BBGFC.com

History of Fishing - Ancient Fishing Methods (Fishing & Hunting)

History of Fishing – Ancient Fishing Methods (Fishing & Hunting)

Fishing is a fun activity that can be very rewarding provided that you use the right equipment, you can find more info here. Fishing is a way of procuring food that people have used for thousands of years. Back then, people used to fish by using their bare hands, they used to train other animals to catch the fish or they would use spears.

Fishing is one of those few activities that the entire world shares. As expected, people started fishing as a way to procure food. However, as the world evolved and new means of catching fish were developed, angling has also become a hobby that numerous people enjoy in their free time as a way to relax. But, when and where did it all start?

Sustainable Fishing | Smithsonian Ocean

From survival to commence

Archaeological excavations have revealed that Homo erectus discovered fishing approximately 500 000 years ago, and that it was a successful activity. Scientists, on the other hand, have argued that fishing most likely developed during what we now refer to as the Upper Paleolithic period, which occurred between 40 000 and 10 000 years BCE. Even if we are aware of these facts, there are still some questions when it comes to evaluating the fishing practices that our forefathers used to practice.

The majority of the time, humans used to catch fish by hand or with the help of tools made of natural materials back then. As a result, these rudimentary tools have been completely phased out of existence since then. In Egypt, around 3500 BCE, the rod, the net, and the spear were all invented and put to use for the very first time.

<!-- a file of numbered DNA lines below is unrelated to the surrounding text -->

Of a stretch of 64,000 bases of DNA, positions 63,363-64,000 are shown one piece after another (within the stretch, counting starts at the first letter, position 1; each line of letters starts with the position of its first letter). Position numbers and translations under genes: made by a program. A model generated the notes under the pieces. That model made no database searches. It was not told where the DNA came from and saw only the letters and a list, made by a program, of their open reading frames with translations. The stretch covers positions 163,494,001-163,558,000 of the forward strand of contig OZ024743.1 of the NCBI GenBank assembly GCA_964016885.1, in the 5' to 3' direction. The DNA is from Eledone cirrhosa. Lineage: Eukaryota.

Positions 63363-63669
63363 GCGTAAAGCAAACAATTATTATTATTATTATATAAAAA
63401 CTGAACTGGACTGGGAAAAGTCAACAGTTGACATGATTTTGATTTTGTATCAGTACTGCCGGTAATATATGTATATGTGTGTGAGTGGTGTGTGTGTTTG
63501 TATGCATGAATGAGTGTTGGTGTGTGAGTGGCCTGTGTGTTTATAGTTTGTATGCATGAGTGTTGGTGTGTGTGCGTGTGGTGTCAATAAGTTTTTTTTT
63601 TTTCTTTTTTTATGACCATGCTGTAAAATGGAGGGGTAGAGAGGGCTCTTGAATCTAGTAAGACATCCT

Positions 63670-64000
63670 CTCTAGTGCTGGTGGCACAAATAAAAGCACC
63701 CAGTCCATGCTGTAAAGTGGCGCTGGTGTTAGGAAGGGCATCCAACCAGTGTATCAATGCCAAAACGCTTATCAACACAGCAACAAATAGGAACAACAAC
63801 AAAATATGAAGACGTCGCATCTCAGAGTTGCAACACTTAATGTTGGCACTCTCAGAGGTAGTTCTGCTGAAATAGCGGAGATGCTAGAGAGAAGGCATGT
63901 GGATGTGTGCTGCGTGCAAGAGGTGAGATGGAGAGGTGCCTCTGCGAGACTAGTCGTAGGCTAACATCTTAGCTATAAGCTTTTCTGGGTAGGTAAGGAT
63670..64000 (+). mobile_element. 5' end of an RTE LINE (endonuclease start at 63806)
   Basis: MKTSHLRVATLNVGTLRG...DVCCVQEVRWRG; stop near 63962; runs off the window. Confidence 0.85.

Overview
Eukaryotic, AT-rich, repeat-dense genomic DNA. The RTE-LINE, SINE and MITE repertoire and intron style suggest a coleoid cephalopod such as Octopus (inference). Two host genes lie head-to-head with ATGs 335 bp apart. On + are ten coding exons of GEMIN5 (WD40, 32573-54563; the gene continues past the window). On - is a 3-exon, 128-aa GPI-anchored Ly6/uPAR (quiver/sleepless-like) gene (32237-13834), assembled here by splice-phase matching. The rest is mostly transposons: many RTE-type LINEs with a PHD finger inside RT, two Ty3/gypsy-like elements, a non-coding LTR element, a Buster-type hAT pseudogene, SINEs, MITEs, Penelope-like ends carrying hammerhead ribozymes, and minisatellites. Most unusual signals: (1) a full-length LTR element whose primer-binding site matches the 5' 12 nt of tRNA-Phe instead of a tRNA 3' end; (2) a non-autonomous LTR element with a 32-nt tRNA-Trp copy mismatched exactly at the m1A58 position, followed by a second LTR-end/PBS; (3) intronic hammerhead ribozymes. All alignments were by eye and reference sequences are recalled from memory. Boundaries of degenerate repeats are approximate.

During the Graeco-Roman period, the subject of fishing was problematized and discussed in Halieutika, one of the earliest treatises on sea fishing that was written by Oppian of Corycus, a second-century poet who lived during the famous reign of Marcus Aurelius. Oppian of Corycus was a poet who lived during the famous reign of Marcus Aurelius.

It appears that the Romans were major traders and consumers of fish during their time. For catching the fish that they sold, the Romans used a variety of nets that were both large and small. Those parts of the fish that were not consumed immediately were fermented and turned into garum, a highly flavorful condiment that is still used today.

The trading of fish carried on throughout the Middle Ages. Feudal lords used to impose strict rules on who was allowed to fish in lakes and rivers, and who wasn’t. With the invention of man-made ponds in the middle of the 11th century, people began to engage in the practice of fishing.

Furthermore, beginning in the 15th century, the fish trade experienced a significant expansion. For example, the Dutch were well-known for employing fleets of herring drifters when fishing, with some of these vessels remaining at sea for several weeks at a time. Ventjagers, or cargo boats, were used to transport the necessary food and water supplies to the fishing boats. The ventjagers were also tasked with the responsibility of bringing the catch back to port.